In the beginning, I had it all wrong. I desperately wanted to make images that were strong, that emulated the masters and touched something in people. If I am honest with myself, when I first began a spiritual practice through the Gurdjieff work, one of the reasons I engaged inner work was to become a better person, a better photographer. Somewhere along the way, that began to have a distinctly bad odor. Something in me knew it was not the right relationship. I was seeing things upside down. We do not engage inner work to serve our ordinary needs for accomplishment and acknowledgement. Rather, we strive to serve the higher, to seek an opening to another level.  Our work can actually become a means through which we may connect with something greater than ourselves. I was greatly helped in this regard with a question that my teacher Mrs. Dooling would bring: What serves what? The higher should never be asked to serve the lower. Yet, we see this all the time these days. People meditate merely to be free of stress, do yoga for tighter bodies, and produce art that primarily serves the ego. It takes a while on the path before it begins to dawn that inner work is not self-improvement. It is something else, a striving towards another order of existence that we can touch from time to time in our best, most awake moments.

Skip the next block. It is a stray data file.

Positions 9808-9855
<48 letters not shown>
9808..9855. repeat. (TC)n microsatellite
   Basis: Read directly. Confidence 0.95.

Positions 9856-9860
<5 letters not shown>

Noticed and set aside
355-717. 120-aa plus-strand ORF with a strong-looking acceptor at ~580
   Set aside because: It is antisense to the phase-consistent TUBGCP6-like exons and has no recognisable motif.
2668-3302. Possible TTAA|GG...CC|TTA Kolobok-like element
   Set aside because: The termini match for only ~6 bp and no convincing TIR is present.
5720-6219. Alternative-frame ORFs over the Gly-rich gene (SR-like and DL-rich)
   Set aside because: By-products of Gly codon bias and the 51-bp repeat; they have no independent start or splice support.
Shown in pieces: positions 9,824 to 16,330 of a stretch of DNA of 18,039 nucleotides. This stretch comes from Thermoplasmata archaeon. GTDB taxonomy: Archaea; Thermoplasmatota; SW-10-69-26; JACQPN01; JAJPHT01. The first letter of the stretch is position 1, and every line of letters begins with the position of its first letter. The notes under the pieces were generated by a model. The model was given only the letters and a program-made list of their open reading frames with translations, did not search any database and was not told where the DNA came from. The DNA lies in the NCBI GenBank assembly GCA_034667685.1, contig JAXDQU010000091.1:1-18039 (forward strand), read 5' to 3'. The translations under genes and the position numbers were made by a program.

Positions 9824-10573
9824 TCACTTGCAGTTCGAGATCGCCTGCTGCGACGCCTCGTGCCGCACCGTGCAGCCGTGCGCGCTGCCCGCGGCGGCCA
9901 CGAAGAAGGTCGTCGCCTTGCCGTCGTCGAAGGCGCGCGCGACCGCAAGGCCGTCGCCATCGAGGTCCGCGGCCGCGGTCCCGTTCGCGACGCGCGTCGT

Can you talk more about how you have learned to strive for excellence without succumbing to the desire for admiration and acknowledgement? Is it wrong to seek acknowledgement for one’s talents and hard work?

Acme Sign © David Ulrich

Acme Sign © David Ulrich

I think it is a question of levels. “Render unto Caesar the things which are Caesar’s, and unto God the things that are God’s.” Striving towards excellence and
seeking acknowledgement is a natural part of being human. It feels right and true to endeavor to fulfill one’s talents. And it helps form the healthy ego. However, that is only the earthly level.